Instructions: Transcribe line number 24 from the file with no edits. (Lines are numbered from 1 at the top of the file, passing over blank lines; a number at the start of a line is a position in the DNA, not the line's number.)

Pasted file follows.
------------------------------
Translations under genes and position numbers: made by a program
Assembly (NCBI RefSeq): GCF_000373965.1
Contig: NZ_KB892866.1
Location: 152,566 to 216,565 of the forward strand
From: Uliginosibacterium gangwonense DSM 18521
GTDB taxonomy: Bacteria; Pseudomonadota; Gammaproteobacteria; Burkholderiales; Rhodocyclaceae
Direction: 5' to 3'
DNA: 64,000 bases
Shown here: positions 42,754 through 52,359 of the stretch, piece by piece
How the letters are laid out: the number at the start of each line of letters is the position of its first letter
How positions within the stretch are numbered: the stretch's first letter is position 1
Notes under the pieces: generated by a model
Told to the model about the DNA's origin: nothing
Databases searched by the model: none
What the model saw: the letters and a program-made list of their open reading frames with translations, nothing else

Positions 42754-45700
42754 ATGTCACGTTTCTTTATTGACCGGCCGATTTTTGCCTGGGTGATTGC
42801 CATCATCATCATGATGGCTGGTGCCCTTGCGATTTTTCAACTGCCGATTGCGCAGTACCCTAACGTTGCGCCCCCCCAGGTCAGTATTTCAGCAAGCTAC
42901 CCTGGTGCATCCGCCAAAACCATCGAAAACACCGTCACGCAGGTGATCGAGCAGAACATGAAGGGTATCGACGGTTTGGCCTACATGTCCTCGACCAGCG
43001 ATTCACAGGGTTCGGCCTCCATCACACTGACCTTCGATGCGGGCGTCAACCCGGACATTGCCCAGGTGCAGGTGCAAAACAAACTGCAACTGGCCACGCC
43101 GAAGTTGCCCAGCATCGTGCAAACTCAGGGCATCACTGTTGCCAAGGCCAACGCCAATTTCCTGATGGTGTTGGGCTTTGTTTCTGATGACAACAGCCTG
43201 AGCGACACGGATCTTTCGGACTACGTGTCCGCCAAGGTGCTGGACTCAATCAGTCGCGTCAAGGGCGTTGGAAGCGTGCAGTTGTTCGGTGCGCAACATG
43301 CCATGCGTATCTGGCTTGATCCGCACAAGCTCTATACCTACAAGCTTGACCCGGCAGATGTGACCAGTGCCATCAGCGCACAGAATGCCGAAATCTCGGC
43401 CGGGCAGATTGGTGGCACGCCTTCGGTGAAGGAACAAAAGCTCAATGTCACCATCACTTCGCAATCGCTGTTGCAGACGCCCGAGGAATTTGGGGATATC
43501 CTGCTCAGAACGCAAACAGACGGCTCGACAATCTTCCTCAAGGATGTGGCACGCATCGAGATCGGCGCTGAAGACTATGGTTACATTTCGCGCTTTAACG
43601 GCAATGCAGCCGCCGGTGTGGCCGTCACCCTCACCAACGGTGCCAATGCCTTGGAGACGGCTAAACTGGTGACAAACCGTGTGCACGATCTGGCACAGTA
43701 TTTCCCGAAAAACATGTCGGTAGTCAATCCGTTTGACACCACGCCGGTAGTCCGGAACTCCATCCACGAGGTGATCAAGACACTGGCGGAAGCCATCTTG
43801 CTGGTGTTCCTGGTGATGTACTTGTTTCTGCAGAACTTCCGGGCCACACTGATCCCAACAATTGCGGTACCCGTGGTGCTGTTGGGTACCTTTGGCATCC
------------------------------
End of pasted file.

43401 CGGGCAGATTGGTGGCACGCCTTCGGTGAAGGAACAAAAGCTCAATGTCACCATCACTTCGCAATCGCTGTTGCAGACGCCCGAGGAATTTGGGGATATC